For large mixed choir
Crossings’ Epigrams is an elegy on things irretrievably lost. Once again, I turned to Ancient Greek literature because it expresses something about the human condition that resonates deeply within me. Three text fragment are interwoven throughout the three short movements that comprise Crossings’ Epigrams: the moment where Odysseus tries to grasp the fleeting vision of his mother, which escapes like a ‘shadow’, or a ‘dream’ (Homer, Odyssey, Book 11); the lines uttered to Antigone by the exhausted old Oedipus as they arrive in Athens, where they plan to seek refuge (Sophocles, Oedipus at Colonus); Hecuba's lament over the fall of Troy and collapse of the House of Priam (Euripides, The Trojan Women). Epigram I is a fantasy on the words ‘shadow’ and ‘dream’ of the Homeric text. Epigram II interlaces Odysseus’ agonizing description with Oedipus’ painful realization regarding his current state. Epigram III presents Hecuba’s lament, echoed in distortion by the sea waves, transforming to a chaotic primordial cry. Shadows of the Homeric text trace an invisible but omnipresent line that connects the three Epigrams.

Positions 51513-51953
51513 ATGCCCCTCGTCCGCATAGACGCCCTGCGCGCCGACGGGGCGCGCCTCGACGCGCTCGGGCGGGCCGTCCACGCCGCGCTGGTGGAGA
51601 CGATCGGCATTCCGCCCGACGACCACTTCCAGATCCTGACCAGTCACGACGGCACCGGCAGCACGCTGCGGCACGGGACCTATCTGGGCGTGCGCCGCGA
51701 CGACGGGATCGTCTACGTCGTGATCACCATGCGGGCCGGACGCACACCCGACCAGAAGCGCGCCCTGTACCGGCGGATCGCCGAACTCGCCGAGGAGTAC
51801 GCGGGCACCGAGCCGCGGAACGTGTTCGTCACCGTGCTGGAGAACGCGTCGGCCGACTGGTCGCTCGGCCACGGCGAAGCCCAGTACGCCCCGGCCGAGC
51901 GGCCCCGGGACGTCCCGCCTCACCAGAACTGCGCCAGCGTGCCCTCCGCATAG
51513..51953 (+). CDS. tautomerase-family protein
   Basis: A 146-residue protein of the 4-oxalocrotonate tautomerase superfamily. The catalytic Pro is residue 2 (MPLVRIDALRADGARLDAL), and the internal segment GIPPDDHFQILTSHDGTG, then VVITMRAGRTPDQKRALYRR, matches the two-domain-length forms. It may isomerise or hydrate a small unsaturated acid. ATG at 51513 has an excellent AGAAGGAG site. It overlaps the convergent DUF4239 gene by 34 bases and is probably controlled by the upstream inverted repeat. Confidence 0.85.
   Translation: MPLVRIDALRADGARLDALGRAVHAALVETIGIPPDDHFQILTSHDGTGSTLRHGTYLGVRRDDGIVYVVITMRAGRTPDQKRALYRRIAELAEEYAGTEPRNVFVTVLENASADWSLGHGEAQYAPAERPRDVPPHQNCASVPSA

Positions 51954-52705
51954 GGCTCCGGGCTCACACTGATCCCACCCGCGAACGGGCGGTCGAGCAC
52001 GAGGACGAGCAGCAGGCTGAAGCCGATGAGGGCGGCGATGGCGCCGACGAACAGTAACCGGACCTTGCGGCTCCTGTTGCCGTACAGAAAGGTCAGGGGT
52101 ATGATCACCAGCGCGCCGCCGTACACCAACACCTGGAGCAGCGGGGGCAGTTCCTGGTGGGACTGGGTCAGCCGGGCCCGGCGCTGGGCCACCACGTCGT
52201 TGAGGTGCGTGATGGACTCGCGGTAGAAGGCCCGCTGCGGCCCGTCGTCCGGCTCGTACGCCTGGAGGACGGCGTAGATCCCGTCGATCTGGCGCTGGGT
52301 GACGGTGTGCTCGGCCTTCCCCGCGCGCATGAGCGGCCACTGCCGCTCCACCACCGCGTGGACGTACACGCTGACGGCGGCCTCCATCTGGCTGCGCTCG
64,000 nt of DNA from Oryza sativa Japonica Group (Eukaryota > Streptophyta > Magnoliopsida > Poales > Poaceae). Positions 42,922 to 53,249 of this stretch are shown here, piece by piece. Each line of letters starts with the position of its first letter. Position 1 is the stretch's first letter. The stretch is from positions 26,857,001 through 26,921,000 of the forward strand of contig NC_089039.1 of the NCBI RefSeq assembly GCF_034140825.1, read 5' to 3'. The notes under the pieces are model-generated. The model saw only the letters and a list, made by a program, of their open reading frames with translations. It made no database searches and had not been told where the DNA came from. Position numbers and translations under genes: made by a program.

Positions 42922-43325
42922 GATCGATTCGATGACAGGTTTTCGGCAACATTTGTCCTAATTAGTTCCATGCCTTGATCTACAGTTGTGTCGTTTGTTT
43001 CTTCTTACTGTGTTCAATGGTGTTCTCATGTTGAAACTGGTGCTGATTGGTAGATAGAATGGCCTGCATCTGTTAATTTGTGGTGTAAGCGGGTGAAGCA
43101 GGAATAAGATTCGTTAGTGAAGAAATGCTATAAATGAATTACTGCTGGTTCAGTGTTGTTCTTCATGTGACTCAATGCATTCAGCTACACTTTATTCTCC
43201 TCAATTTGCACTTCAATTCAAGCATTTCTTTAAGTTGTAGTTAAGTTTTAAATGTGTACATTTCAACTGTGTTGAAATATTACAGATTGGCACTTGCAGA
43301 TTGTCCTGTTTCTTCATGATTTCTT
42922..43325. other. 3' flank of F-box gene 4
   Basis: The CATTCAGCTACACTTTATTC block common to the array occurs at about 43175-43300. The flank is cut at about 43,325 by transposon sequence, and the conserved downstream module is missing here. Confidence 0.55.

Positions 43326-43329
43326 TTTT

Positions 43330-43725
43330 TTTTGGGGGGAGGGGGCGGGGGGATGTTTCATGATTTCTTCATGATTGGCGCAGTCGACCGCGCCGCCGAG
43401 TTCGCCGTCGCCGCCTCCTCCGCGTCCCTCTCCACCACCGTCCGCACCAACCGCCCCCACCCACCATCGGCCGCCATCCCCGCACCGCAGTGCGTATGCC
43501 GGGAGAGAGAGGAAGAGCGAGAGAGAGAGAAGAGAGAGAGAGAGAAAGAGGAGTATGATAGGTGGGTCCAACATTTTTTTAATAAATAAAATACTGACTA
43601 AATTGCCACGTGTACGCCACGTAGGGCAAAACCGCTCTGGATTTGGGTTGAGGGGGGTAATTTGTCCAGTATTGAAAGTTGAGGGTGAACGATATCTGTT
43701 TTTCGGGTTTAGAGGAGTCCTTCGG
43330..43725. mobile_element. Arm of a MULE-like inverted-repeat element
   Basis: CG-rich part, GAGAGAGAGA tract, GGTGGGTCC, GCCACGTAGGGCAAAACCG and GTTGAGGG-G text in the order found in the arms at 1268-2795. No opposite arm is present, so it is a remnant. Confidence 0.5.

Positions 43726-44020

Crossings’ Epigrams can be performed autonomously, or in conjunction with Crossings. In the second case, Epigrams I and II are performed as a unit before Crossings; Epigram III is performed immediately after the conclusion of Crossings.
For a review of the concert with special emphasis on “Crossings Cycle” by David Patrick Stearns, music critic for the Philadelphia Inquirer, please click here.